How to Remove a Stripped Screw with an Easy Out

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How to remove a stripped screw with an easy out

We’ve all been there: awkwardly fumbling with a screwdriver, attempting to remove a screw, only to discover that it’s been stripped, either by your own hands in haste or by a prior frustrated repairer. We’ll go through 5 reliable ways to remove a stripped screw, starting with the least harmful and working our way up to the most destructive. The approach you use will be determined by your circumstances and the urgency with which you need to remove that difficult stripped screw.

Rubber Band

A little additional grip might often be all that’s required to remove a tough screw. An elastic band’s sticky surface can maintain the screwdriver end in the stripped screw head and prevent cam out. Any rubber band will do, but broad bands give the maximum contact area between the screw head and the driver bit. Place the elastic band over the driver bit and tighten it until no slack remains, then carefully insert the driver bit into the stripped screw head and spin the screw loose. If the screw isn’t completely stripped, the rubber band will fill in the gaps and add friction where it’s needed, allowing the screw to be removed.

Drill Grasp

If the screw isn’t totally sunk into your material, you may be able to quickly back it out using an electric drill. Open the drill chuck and set it over the screw head, then hand tighten the jaws of the chuck over the screw. Set the drill to reverse and pull the screw out of the material gently. This method works on almost any type of stuck threaded screw or bolt as long as the chuck can grip a part of the head.

Extractor of Screws

If a difficult screw refuses to come out, it’s time to become a bit destructive. Screw extractors are a suitable alternative since they are threaded in the opposite direction as screws; screws have a right-hand twist, while screw extractors have a left-hand twist. Screw extractors exist in a variety of sizes, and you’ll need to choose the proper one to suit your stripped screw’s screw head. Load the extractor into the drill’s check and tighten the chuck to keep it in place. Put the drill in reverse mode. Because the extractor is reverse-threaded, when the drill is turned backwards, the extractor bit will drill into the stripped screw and bite into the screw head, continue drilling in reverse, and the extractor will begin rotating the screw backwards and back it out of the material.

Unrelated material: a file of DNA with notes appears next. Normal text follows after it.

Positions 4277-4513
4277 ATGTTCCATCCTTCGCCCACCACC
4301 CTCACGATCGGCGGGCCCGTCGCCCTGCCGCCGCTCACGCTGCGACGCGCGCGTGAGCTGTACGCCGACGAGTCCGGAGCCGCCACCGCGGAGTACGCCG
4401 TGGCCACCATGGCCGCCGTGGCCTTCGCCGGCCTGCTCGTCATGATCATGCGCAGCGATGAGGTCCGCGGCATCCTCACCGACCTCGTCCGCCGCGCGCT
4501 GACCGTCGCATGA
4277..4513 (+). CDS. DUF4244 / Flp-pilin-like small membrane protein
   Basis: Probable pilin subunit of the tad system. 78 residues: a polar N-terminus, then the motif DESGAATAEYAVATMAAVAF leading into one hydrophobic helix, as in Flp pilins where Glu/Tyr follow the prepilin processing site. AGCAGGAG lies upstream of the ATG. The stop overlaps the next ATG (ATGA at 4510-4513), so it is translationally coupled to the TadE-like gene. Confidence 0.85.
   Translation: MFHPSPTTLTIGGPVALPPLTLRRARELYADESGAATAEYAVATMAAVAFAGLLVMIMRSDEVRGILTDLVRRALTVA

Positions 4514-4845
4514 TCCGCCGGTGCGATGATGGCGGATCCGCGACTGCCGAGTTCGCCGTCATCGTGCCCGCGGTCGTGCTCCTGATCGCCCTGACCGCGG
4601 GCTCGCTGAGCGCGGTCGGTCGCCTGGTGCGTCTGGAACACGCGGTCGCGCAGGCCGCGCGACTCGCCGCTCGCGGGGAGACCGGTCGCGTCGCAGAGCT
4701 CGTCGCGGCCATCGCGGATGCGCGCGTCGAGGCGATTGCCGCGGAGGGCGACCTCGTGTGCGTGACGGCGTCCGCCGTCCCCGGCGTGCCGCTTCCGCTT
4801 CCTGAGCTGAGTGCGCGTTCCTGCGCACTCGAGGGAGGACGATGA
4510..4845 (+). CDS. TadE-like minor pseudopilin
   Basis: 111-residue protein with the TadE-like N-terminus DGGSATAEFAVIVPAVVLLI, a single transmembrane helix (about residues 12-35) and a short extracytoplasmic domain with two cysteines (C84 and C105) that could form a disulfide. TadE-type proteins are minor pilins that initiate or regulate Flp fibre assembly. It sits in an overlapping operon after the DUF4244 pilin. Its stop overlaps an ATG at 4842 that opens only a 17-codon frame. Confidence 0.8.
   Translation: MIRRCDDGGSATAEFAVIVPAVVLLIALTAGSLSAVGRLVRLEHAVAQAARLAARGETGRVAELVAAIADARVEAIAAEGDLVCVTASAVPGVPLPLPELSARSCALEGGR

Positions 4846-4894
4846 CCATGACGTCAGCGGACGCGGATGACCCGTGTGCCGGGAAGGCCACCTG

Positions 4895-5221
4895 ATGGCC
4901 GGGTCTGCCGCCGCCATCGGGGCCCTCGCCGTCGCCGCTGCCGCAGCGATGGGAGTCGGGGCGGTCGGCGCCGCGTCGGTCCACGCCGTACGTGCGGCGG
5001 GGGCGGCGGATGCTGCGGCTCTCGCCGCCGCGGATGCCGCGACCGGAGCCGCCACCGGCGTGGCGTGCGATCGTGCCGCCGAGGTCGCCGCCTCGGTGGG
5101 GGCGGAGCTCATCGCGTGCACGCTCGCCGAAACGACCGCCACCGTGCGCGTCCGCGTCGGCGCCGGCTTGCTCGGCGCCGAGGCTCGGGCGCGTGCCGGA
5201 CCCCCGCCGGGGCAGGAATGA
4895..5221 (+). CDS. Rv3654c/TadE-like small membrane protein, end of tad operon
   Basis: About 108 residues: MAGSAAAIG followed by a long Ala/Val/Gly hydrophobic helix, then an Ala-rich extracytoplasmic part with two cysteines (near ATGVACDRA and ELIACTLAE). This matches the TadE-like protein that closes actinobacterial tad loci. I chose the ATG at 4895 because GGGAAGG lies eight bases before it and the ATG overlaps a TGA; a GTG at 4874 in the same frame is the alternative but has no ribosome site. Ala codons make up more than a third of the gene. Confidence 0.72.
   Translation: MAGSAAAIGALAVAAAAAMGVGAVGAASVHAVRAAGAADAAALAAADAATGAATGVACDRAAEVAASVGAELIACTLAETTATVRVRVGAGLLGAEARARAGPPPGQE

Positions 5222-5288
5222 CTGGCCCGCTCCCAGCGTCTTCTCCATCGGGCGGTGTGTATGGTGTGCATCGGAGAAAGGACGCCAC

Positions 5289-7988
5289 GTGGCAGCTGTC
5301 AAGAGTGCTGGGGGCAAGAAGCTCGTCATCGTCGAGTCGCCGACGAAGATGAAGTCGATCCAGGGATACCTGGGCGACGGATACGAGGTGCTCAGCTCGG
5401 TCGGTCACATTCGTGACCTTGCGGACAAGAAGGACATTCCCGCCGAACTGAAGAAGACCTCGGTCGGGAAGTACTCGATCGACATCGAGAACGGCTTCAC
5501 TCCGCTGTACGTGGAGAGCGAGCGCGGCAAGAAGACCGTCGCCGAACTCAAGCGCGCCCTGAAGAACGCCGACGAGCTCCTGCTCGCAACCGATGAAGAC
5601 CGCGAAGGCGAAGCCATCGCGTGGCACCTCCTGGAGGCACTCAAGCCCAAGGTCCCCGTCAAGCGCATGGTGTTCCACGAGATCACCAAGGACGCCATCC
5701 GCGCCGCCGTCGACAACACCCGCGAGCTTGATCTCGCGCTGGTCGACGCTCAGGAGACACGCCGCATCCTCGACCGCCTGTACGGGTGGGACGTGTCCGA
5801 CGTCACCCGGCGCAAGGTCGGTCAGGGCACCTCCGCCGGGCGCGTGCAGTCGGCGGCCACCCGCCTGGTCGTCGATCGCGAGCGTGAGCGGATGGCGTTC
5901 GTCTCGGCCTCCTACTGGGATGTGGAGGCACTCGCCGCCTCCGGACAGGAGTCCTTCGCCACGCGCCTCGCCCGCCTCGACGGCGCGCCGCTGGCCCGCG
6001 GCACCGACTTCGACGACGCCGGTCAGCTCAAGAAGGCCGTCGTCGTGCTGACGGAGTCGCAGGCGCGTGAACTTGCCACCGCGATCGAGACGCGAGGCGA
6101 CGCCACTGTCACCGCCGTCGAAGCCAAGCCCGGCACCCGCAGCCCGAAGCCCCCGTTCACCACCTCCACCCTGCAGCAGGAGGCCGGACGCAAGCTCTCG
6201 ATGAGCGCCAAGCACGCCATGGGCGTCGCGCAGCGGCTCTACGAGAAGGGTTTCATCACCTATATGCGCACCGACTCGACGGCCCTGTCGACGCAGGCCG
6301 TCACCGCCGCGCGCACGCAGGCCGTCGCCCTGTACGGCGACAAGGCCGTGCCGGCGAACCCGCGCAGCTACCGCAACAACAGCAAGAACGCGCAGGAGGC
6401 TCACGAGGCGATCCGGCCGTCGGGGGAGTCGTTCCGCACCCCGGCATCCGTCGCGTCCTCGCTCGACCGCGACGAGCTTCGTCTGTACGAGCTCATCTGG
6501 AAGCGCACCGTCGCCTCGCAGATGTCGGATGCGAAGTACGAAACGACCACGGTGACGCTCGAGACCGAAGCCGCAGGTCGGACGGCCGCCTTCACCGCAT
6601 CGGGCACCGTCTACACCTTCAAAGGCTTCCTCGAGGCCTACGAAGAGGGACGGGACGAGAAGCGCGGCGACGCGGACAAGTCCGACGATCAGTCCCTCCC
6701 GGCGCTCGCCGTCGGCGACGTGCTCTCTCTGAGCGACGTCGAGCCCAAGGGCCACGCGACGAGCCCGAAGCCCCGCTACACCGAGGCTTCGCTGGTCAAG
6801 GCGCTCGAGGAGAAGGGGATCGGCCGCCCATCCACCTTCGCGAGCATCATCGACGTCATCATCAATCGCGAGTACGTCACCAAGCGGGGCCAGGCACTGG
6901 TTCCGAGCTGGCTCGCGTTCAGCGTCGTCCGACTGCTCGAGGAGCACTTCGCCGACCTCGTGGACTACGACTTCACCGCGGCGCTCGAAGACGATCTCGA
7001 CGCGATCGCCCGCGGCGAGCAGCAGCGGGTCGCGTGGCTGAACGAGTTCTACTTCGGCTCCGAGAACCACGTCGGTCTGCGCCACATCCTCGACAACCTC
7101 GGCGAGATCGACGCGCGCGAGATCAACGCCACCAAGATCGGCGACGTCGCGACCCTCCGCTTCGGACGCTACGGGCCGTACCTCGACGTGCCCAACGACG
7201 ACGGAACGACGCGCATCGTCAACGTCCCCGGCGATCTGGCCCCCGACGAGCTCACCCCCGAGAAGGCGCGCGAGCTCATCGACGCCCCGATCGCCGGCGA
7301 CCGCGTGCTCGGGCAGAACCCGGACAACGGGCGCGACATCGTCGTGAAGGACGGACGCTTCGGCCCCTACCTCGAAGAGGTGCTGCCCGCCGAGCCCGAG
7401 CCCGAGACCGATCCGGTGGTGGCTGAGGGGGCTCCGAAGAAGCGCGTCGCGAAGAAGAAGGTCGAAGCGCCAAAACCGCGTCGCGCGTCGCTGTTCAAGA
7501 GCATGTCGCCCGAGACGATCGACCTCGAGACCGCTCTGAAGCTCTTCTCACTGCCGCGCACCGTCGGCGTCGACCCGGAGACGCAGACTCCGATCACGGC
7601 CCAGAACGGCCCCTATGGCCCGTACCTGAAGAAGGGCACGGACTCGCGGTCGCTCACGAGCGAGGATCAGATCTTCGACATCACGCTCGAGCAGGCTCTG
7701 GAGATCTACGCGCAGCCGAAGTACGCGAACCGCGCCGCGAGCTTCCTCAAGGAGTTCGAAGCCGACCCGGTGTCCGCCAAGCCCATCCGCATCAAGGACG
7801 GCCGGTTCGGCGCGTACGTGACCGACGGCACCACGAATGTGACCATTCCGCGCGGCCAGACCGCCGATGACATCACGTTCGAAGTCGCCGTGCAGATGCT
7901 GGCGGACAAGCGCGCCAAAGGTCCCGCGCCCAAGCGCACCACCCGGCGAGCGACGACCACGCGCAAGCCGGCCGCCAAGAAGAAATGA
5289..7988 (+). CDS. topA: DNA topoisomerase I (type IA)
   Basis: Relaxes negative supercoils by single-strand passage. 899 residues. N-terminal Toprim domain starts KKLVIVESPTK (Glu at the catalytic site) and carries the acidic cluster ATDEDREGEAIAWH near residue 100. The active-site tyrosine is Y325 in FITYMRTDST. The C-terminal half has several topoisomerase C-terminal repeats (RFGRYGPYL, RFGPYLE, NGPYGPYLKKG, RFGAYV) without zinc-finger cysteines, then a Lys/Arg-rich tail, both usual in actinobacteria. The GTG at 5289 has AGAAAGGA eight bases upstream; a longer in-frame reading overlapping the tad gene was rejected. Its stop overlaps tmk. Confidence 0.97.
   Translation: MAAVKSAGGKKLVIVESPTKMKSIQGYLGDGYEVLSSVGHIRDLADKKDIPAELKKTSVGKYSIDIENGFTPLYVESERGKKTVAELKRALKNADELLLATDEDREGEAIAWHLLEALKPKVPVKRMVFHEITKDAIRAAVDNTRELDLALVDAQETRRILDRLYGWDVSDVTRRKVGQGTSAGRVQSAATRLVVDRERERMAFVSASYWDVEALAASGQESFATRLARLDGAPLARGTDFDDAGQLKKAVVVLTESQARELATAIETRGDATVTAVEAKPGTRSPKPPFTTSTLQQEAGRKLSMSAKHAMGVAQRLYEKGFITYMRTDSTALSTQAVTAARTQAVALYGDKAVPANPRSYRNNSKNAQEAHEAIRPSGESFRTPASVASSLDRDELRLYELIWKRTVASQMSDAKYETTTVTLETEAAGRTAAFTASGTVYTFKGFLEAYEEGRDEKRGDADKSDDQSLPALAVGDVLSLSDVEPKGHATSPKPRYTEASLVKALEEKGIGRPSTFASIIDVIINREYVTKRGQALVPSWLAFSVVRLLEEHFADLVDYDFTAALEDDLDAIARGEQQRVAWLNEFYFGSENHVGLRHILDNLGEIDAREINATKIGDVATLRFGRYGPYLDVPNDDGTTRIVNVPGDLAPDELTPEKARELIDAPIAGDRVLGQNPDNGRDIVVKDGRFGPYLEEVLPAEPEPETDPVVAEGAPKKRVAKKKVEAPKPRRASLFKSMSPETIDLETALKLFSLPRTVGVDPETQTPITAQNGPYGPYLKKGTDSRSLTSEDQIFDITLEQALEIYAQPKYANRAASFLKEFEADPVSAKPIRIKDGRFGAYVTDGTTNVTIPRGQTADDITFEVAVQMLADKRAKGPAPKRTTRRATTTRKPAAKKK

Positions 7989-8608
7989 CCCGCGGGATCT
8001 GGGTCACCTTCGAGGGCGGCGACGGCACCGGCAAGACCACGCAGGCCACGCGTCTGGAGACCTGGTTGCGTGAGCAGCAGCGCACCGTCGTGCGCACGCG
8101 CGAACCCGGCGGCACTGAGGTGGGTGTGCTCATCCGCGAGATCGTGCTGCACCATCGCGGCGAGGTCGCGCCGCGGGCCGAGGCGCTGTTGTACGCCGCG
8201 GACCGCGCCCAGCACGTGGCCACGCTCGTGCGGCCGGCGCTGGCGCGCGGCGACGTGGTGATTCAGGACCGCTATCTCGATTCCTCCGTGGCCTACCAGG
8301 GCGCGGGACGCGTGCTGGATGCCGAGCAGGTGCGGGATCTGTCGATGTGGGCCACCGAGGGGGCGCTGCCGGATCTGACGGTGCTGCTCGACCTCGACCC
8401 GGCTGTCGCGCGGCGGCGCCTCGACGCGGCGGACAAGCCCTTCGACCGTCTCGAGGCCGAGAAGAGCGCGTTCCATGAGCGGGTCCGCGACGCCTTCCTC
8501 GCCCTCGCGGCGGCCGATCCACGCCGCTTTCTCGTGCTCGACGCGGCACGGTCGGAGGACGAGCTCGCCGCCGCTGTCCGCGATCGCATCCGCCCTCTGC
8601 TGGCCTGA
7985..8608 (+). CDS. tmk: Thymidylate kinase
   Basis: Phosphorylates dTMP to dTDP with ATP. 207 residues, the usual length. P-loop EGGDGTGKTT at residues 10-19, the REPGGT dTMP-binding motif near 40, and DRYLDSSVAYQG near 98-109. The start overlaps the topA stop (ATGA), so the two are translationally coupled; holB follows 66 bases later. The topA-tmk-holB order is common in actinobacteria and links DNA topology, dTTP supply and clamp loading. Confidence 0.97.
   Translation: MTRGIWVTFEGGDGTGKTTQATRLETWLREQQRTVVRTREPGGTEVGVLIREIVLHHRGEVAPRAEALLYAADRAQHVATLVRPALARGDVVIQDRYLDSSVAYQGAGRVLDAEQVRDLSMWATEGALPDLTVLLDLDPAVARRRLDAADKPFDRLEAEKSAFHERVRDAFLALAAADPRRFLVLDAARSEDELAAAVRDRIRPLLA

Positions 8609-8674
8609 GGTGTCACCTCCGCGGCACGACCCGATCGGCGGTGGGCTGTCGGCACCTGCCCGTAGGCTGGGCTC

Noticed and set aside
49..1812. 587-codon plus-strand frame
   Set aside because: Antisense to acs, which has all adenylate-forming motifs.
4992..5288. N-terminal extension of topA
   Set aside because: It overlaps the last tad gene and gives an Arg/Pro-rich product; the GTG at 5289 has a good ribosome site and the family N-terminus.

Make a notch

Cutting a notch in the stripped screw head using a rotary tool is slightly more damaging than using a screw extractor. The notch cut may harm the surrounding surface depending on how deep the screw is buried in the material. Cut a single slot in the head of the stripped screw with a rotary tool with a cutting wheel. This creates a channel for a flathead screwdriver to sit in, allowing you to back out the screw.

Cutter for wood plugs

If the stripped screw is embedded deeply in your material and no other solutions appear to be working, it’s time to become a little more destructive. Wood plug cutters can be used to remove material from around a deep set screw, allowing you to access a screw that would otherwise be out of reach. In an electric drill, place the plug cutter above the screw. Remove the plug cutter and any debris it left behind, and then check to see whether you can get to the screw head to remove it. A power screwdriver may tear away the cross shape in a Phillips head screw if you neglect to drill a pilot hole or drive a screw too quickly.

The screw can’t be backed out or driven further after that’s gone. For your project, you’ll need to know how to extract a stripped screw. If the screw head is visible above the wood surface, carefully spin it counterclockwise using a pair of locking pliers clamped on the screw as near as possible to the wood surface. To avoid snapping off the skull, work slowly. Because locking grip pliers sometimes lose their hold, cut half the width of a tiny sheet of cardboard in half and slide the notched halves over the screw to protect the wood surface beneath.

Getting Rid of a Screw with a Broken Head

When you have to find out how to remove a damaged screw, one of three scenarios will most likely occur:

  1. The head of the screw pops off while a portion of the screw shank remains protruding from the wood surface. With locking pliers, grasp the screw shank and carefully move it counterclockwise until it is loose.
  2. The screw breaks at the surface of the wood. Cut away just enough wood around the shank with the tip of a utility knife with a sharp blade to allow the locking pliers to obtain a solid hold and back out the screw. After that, drill a 1/2-inch hole centred on the screw hole. Fill the hole with a dowel or a wood plug cut from matching stock for a seamless fit. If the screw is longer than 1 inch and the look is important, use a dowel topped with a plug to provide the new screw enough of material to grab.
  3. The screw breaks off at a depth of more than 1/8 inch beneath the surface. Now is the moment to consider how important that fastener is in that area. If the answer is yes, drill down to the broken end of the screw using your 1/2-inch bit. To make five or six starter holes around the screw, use the tip of a nail and gentle taps with a hammer.

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